United States v. Kenneth Hart: Kenneth Wayne Hart, a/k/a Redds, Wayne Hawkins, Hawk, Big Daddy, Billy Reds, and Bill Red Hart, age 59, of Beltsville, Maryland, was sentenced on October 7, 2020 to 25 years in federal prison, followed by 20 years of supervised release, on federal charges of conspiracy to distribute and possess with intent to distribute narcotics; a sex trafficking conspiracy; two counts of sex trafficking by force, fraud, and coercion; and witness tampering. Hart was convicted of those charges on March 12, 2020, after a seven-day jury trial. According to the evidence presented at trial, from December 2016 to April 2017, Hart and a co-conspirator ran a prostitution business. Hart recruited women to work in the prostitution business and supplied the victims with heroin and crack cocaine on a daily basis. Hart threatened to withhold—and did withhold—the narcotics if the victims displayed any sign of disobedience or tried to leave the locations where the commercial sex acts occurred. In order to maintain control over the women he recruited to prostitute, Hart demanded that the women surrender to him their personal belongings, including identification cards, credit cards, cash, clothing, and cellular phones, and confiscated their earnings from the commercial sex acts. As detailed in trial testimony, Hart installed a padlock on the bedroom door of a condominium Hart used for the prostitution business, and locked the victims in the room for hours or days at a time, using a daily combination of heroin and crack cocaine to control and coerce the victims. Hart also used physical force, threatened physical force, and verbally abused the victims to force them to engage in prostitution against their will. Even if the door to the bedroom was left open, the victims feared leaving the room and the condominium because they believed that Hart would find them no matter where they went, and that Hart would punish them for trying to leave him.
United States v. Aaron Crawford: On November 2, 2020, a federal grand jury returned a four-count superseding indictment charging Aaron Crawford, age 35, of Capitol Heights, Maryland, with coercion and enticement of a minor, production of child pornography, sex trafficking of a minor, and sex trafficking by force, fraud, and coercion. The superseding indictment alleges that Crawford trafficked two different minor victims in Prince George’s County, Maryland. If convicted, Crawford faces a mandatory minimum of 10 years and up to life imprisonment for coercion and enticement of a minor and for sex trafficking of a minor; a mandatory minimum of 15 years and up to life in prison for sex trafficking by force, fraud, and coercion; and a mandatory minimum of 15 years and a maximum of 30 years in prison for production of child pornography. An indictment is not a finding of guilt. An individual charged by indictment is presumed innocent unless and until proven guilty at some later criminal proceedings.
United States v. Dominique Bell: On November 18, 2020, a federal grand jury returned a superseding indictment charging Dominique Bell, age 29, of Washington, D.C., with sex trafficking by force, fraud, and coercion, and with coercion and enticement. If convicted, Bell faces a mandatory minimum of 15 years and up to life in prison; and a maximum of 20 years in prison for coercion and enticement. The alleged conduct occurred in Prince George’s County. An indictment is not a finding of guilt. An individual charged by indictment is presumed innocent unless and until proven guilty at some later criminal proceedings.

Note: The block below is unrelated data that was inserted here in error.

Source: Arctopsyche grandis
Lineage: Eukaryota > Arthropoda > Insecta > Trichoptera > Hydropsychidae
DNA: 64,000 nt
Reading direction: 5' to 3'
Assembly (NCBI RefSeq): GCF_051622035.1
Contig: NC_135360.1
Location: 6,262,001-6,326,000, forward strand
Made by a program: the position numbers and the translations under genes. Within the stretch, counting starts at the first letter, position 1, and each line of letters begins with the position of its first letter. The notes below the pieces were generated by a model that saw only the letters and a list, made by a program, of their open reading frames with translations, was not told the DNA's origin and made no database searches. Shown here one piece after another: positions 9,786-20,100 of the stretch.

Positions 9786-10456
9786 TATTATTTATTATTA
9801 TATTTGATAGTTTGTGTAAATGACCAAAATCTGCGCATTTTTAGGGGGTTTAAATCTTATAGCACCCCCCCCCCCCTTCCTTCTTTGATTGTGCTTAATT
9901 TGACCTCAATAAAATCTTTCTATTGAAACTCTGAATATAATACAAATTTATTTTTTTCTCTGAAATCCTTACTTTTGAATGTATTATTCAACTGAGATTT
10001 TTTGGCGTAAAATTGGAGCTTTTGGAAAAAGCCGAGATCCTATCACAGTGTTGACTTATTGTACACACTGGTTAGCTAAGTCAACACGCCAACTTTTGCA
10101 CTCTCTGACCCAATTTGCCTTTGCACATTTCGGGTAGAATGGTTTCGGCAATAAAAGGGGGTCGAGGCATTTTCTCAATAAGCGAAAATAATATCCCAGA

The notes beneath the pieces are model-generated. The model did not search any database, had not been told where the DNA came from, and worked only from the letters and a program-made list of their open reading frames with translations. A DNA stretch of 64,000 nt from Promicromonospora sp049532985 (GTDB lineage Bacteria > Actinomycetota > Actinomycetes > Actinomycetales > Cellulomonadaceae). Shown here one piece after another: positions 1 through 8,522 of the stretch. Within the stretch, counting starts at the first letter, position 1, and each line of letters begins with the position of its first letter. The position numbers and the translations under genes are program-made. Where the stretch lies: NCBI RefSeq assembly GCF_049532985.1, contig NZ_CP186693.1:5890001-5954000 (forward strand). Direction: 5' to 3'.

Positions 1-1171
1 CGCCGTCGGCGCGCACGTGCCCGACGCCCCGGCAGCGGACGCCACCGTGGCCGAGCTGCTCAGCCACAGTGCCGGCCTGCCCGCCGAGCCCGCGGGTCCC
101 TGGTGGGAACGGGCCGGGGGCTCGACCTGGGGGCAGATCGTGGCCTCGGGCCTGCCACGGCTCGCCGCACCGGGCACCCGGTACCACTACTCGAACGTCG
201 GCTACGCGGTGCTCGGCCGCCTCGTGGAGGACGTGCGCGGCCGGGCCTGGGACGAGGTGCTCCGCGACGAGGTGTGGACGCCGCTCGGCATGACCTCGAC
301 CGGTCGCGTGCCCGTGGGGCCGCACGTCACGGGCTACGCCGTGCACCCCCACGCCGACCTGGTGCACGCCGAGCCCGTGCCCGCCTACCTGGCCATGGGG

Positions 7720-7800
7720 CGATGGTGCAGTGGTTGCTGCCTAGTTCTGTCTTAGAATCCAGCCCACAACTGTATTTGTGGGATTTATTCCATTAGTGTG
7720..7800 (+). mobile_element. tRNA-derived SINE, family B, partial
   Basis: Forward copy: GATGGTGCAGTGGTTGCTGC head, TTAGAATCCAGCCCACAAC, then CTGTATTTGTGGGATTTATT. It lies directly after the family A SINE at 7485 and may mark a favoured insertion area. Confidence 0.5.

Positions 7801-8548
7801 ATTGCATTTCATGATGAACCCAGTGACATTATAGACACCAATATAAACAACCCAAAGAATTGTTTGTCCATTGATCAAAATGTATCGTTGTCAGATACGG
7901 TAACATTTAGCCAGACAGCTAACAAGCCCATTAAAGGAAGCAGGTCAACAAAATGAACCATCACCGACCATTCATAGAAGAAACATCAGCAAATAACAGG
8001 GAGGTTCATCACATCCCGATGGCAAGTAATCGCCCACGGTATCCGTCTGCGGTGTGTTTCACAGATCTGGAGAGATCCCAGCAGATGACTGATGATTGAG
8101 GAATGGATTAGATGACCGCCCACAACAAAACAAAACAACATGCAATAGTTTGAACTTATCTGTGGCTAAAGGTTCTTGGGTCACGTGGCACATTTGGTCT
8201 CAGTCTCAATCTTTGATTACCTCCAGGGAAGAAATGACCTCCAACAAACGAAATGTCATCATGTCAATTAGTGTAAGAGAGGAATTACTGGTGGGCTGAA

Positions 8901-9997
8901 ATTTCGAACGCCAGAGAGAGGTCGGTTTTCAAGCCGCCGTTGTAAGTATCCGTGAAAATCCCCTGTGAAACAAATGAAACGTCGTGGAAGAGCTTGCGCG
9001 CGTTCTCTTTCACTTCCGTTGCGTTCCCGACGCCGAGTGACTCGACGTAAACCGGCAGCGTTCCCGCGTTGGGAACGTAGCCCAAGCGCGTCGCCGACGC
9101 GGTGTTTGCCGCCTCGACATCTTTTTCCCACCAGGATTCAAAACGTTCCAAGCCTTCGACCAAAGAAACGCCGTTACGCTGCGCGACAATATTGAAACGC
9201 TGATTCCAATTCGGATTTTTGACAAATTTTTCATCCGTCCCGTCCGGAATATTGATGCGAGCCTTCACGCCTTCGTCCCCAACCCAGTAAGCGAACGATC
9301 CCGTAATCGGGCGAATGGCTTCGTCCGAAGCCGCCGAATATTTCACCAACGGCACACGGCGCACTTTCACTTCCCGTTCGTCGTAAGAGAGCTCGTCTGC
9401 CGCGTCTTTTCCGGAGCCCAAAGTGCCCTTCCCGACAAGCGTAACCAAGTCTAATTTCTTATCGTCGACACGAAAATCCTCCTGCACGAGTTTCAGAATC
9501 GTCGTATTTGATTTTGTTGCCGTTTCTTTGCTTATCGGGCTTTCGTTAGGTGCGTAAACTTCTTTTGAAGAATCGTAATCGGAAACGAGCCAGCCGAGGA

United States v. Ryan Odell Oliver: Ryan Odell Oliver, a/k/a Dre, Fame, and Foreign, age 38, of Baltimore, Maryland, was indicted on December 2, 2020, on federal charges for conspiracy to commit sex trafficking and sex trafficking; conspiracy related to interstate prostitution and interstate transportation for prostitution; enticement to travel interstate for the purposes of prostitution; and possession of ammunition by a felon. According to the 10-count indictment, from at least July 2018 through January 2019, Oliver and a co-conspirator recruited, transported, maintained, and trafficked two adult women, Victim 1 and Victim 2, using threats, force, and coercion to cause those victims to engage in commercial sex acts. Oliver and the co-conspirator (who died in March 2019) allegedly received money and other things of value by having the women engage in commercial sex acts. From January 2018 through August 2018, the indictment alleges that Oliver also caused Victim 3 to engage in commercial sex acts, for which Oliver received money and other things of value. At some point during the conspiracy Oliver allegedly physically assaulted all three of the victims, including forced sexual intercourse or other sex acts, striking them with his hands, choking them, and displaying a firearm to them. The indictment further alleges that Oliver illegally possessed 59 cartridges of 9mm and 7.62 x 39mm ammunition, which Oliver knew he was prohibited from possessing due to a previous felony conviction. If convicted, Oliver faces a maximum sentence of life in federal prison for conspiracy to commit sex trafficking; a mandatory minimum of 15 years and up to life in federal prison for each count of sex trafficking; and a maximum of five years in federal prison for conspiracy related to interstate prostitution. He also faces a maximum of 10 years in federal prison for each count of two counts of interstate transportation for prostitution, for each of two counts of enticement to travel interstate for the purposes of prostitution, and for being a felon in possession of ammunition. An indictment is not a finding of guilt. An individual charged by indictment is presumed innocent unless and until proven guilty at some later criminal proceedings.